CEO Mark Zuckerberg said the company will focus on building augmented and virtual reality, e-commerce features and helping content creators earn money on Facebook’s platforms.
Total revenue, mostly ad sales, was USD 26.17 billion in the first quarter. First quarter net income was USD 9.5 billion compared with USD 4.9 billion a year earlier.
Monthly active users on Facebook was up 10% to 2.85 billion.
Apple reported for the fiscal second quarter ended March 27 sales and profits were USD 89.6 billion and USD 1.40 per share. iPhones were the biggest driver of growth.
Apple said iPhone sales were USD 47.9 billion and sales of Macs and iPads were USD 9.1 billion and USD 7.8 billion.
The company has 660 million paying subscribers on its platform, up from the 620 million in the fiscal first quarter.
Pinterest’s quarterly results beat expectations concerning ad revenues, but the social site noted that user growth is slowing and engagement is lowering as a result of easing Covid-19 restrictions.
Monthly active users (MAUs) grew 30% to 478 million, disappointing markets that had predicted (FactSet) a 480.5 million MAUs and causing a 10% fall of the share price. Pinterest said it expects “flat” user growth in the U.S. market in the second quarter, from the year-ago period.
“We continue to navigate uncertainty given the ongoing Covid-19 pandemic and other factors,” the company wrote in a letter announcing its Q1 results.
“Starting in mid-March, the easing of pandemic restrictions slowed US MAU growth and lowered engagement year over year as people spent less time online,” Pinterest said. “In Q1, we saw good retention of the MAUs we gained during 2020, but we still don’t know if or how long this retention will last. Our understanding of future engagement levels is similarly limited.”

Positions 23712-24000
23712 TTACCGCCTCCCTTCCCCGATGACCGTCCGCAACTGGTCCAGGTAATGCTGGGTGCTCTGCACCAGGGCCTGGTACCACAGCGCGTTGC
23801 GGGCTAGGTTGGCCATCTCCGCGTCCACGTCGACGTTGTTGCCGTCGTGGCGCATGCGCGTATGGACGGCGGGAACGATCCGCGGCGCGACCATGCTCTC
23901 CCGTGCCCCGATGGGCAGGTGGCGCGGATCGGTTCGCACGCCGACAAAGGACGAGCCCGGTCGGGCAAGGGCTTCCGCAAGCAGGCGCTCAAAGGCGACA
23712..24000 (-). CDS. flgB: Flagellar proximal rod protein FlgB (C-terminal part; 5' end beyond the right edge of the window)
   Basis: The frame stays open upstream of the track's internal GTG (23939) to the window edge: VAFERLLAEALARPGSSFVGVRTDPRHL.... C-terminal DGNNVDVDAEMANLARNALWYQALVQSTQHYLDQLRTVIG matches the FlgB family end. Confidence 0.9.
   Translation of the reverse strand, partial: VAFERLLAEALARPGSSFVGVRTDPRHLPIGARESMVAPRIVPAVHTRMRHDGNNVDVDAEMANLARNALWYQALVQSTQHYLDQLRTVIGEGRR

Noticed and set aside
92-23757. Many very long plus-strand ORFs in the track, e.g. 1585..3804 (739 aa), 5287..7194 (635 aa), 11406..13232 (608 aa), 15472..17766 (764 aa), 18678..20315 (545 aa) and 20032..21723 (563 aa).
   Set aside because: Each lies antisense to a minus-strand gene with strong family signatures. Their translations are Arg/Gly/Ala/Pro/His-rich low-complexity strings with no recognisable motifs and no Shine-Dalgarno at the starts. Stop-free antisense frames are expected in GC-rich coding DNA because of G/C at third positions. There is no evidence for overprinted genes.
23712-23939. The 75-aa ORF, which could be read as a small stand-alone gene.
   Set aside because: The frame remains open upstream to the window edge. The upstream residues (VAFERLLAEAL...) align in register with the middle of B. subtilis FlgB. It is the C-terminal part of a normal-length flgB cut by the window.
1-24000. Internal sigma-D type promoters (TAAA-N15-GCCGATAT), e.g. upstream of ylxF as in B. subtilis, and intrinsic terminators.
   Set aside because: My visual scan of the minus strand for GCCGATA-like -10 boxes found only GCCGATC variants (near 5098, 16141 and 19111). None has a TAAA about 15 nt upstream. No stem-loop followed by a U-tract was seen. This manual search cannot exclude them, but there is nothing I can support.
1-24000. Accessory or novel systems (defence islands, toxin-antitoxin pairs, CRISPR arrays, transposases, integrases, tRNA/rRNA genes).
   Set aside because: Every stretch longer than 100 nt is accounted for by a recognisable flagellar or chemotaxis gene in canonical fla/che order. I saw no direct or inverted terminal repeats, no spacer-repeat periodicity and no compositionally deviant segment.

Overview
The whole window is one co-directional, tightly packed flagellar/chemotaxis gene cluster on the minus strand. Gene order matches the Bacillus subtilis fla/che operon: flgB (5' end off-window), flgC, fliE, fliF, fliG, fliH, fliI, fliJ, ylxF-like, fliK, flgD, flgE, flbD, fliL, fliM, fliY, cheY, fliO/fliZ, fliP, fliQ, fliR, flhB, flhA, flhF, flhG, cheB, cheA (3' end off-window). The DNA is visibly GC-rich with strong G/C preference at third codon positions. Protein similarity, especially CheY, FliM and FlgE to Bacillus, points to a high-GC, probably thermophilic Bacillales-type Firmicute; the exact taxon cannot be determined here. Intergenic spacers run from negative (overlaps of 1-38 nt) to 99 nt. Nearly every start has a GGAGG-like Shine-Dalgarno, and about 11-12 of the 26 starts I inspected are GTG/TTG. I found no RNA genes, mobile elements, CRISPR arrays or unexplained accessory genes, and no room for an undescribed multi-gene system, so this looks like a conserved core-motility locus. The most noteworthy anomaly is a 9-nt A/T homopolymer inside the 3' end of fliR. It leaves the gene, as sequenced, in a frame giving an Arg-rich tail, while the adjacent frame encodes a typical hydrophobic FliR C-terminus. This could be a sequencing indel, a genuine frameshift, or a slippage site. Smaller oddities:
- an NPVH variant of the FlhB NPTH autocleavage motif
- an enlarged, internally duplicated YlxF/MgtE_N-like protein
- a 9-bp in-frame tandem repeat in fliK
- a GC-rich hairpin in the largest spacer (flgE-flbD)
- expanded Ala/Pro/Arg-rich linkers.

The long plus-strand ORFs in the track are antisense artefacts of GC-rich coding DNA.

On the good news, the company reported revenue of $485 million for the quarter, up 78% compared with a year prior. Pinterest’s net loss shrunk 85% to $21.7 million, from a loss of $141.2 million a year ago.
Netflix reported slowing number of people signing up for the streaming service. Markets had expected more and shares fell 11% after the announcement. The company said a lack of new shows and COVID-19 production delays was part of the explanation. However, it is also a fact that competition on the home entertainment market has been increasing during the pandemic with households having more and more alternatives to market leader Netflix.
The company said it expects continued slow customer growth with an additional 1 million new customers in the second quarter compared to previously predicted 5 million.
About 3.98 million people signed up for Netflix between January and March, well below expected 6 million.
The company reported 15.8 million new subscribers last year with Asia representing 9.3 million of them, up 65% compared to 2019.
Talking about the market and the stiffer competition, CEO Reed Hastings was quoted by news agency AFP saying:
“We had those ten years where we were growing smooth as silk. It is just a little wobbly right now.”
Spotify says it expects total premium subscribers around 162 million to 166 million for the second quarter with a total revenue in a Euro 2.16 billion to Euro 2.36 billion. Spotify launched its services in 86 new countries in the first quarter and reports that growth in the US, Mexico, Russia, and India offset lower-than-expected growth in Latin America and Europe.
Premium subscribers, which account for most of the company’s revenue, were up 21% to 158 million from a year earlier which was more or less as the markets had expected.
Spotify revenue was Euro 2.15 billion for the the first quarter and up from 1.85 billion euros a year earlier.
Total monthly active increased 24% to 356 million.